I cringe a little, and imagine that 40 years ago someone's couture ended up on the floor because its hanger had a greater purpose. (I instantly forgive the offense though, recalling my own stupidity in telling a girl one sunny Ash Wednesday that she had a little schmutz). I can't blame them. It's a nice place to be at. I used to be ignorant once, and I lived a pretty happy life. But now that I'm here and can never turn back, I pay homage and I wear my little coat hanger. And I hope to receive many more winks and head nods and acknowledgments that our secret society is not, in fact, so secret after all. 

Sunday, May 20, 2012

Pregnancy Poetics

Whether you believe in science, poetics, magic, or fetuses, this podcast will fascinate. Highlighting what every Abortioneer already knows: every day is mother's day.

Sunday, May 13, 2012

From an abortioneer and mother, on Mother's Day

At last count, 61% of women accessing abortion care in the US have given birth one or more times. (It's unclear whether the proportion has shifted lately due to the ongoing suckage of the economy, and if so, in what direction.)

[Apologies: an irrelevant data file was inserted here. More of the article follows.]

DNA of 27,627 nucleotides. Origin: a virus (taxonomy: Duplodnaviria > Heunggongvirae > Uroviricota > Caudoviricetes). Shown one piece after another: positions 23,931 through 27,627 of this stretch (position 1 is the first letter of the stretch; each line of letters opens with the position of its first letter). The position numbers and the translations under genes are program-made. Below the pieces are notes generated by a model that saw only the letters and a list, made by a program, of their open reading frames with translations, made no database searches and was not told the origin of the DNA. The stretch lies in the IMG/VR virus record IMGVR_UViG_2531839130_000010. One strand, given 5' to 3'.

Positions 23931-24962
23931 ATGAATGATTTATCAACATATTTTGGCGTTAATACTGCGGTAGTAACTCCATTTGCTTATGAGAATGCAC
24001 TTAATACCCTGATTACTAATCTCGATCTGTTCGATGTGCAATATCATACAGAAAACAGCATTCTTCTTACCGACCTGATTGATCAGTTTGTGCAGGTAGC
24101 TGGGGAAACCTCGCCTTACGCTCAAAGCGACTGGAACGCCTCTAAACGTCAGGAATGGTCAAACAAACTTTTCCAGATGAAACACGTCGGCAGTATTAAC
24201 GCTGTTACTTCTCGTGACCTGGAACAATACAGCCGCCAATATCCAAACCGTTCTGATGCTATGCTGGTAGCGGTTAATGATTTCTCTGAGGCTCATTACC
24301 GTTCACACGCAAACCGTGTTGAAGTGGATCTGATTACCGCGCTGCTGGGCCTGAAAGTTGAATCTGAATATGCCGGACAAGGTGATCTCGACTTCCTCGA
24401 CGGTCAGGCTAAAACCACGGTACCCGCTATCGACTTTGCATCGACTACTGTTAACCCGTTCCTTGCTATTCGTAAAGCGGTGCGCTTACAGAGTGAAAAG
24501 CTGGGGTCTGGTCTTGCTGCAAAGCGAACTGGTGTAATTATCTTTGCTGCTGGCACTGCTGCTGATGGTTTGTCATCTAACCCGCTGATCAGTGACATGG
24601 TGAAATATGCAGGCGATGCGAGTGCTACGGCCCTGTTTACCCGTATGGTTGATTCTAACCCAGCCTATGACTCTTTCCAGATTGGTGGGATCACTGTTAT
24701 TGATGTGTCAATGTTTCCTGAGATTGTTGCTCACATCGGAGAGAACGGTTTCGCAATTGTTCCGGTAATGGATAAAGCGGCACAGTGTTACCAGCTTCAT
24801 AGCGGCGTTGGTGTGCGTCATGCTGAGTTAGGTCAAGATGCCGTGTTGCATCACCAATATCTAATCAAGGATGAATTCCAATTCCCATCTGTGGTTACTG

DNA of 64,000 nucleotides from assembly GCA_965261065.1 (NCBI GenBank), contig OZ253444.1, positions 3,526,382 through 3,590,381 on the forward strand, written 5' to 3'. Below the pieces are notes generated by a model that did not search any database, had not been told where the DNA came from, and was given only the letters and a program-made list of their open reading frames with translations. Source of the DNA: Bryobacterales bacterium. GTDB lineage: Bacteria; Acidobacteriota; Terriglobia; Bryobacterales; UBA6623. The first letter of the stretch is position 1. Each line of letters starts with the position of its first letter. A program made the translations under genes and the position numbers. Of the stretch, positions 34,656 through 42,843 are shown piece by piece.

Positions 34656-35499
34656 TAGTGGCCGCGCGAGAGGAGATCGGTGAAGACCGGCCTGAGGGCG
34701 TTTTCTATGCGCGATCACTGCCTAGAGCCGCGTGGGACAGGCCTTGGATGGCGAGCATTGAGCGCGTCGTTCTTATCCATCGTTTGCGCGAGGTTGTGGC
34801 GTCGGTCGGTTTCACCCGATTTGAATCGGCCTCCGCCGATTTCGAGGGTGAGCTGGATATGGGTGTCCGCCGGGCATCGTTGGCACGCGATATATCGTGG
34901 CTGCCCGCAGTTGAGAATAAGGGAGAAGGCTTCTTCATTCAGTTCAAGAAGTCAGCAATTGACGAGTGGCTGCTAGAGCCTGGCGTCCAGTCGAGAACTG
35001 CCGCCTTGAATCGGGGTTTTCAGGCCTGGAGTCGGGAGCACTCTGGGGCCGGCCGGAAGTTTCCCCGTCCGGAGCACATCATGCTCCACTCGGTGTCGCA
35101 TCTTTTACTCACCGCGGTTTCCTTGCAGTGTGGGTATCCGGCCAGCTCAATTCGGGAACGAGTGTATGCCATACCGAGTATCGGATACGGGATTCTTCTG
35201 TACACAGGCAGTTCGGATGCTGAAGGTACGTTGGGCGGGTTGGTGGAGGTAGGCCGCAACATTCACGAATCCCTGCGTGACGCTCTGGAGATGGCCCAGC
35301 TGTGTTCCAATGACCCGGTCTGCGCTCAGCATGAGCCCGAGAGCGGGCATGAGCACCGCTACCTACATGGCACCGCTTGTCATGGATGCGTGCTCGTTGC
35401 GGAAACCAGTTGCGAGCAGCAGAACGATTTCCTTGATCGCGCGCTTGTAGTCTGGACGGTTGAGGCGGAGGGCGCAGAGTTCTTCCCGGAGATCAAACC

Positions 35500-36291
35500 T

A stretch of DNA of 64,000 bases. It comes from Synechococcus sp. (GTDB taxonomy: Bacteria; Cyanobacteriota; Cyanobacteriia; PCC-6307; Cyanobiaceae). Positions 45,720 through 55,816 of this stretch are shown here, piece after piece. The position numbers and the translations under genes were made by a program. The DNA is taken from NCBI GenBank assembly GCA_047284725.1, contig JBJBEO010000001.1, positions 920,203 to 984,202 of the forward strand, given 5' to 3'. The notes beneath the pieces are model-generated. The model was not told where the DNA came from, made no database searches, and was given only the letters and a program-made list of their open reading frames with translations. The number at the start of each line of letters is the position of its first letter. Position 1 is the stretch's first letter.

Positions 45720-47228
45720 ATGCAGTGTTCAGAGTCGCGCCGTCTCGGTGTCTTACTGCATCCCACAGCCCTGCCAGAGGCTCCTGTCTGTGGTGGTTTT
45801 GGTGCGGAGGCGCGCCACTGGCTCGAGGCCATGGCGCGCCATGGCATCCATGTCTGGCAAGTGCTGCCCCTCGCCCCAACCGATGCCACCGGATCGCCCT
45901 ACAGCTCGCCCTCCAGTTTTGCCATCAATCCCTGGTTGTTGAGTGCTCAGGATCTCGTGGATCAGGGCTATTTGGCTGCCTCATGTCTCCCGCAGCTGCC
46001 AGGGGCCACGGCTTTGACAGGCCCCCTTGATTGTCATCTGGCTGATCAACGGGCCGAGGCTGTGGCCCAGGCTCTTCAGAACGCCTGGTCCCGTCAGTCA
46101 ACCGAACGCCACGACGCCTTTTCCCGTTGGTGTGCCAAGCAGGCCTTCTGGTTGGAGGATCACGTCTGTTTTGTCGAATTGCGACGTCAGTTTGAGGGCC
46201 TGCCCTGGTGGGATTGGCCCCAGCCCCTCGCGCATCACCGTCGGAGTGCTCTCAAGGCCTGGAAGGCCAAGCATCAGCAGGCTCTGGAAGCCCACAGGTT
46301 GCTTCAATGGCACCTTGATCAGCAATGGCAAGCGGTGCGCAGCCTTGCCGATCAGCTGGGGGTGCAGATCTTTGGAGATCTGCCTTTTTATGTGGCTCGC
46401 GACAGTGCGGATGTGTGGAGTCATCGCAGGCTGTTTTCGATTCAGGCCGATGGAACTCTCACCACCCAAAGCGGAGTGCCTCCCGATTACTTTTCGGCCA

Nancy Stanwood, an OB/GYN who sees women through all kinds of pregnancies (whether those are healthy or high-risk, whether they will end with abortion or miscarriage or stillbirth or live birth), has written a post for Mother Jones that describes the mothering decisions her patients have made in seeking abortion care. Here's a taste:
I became a mother seven months ago. By giving birth, I feel I made a solemn promise. I will be responsible for the physical, emotional, and spiritual well-being of this beautiful little creature for the next 18 years and beyond. I will put her needs first, I will always think about her welfare, I will make sacrifices for her.

This is the promise we celebrate on Mother's Day. Many women keep this promise by having abortions.

Right on. I hope you'll go read the whole thing, as it's not too long and plenty powerful: In the Shadow of Mother's Day.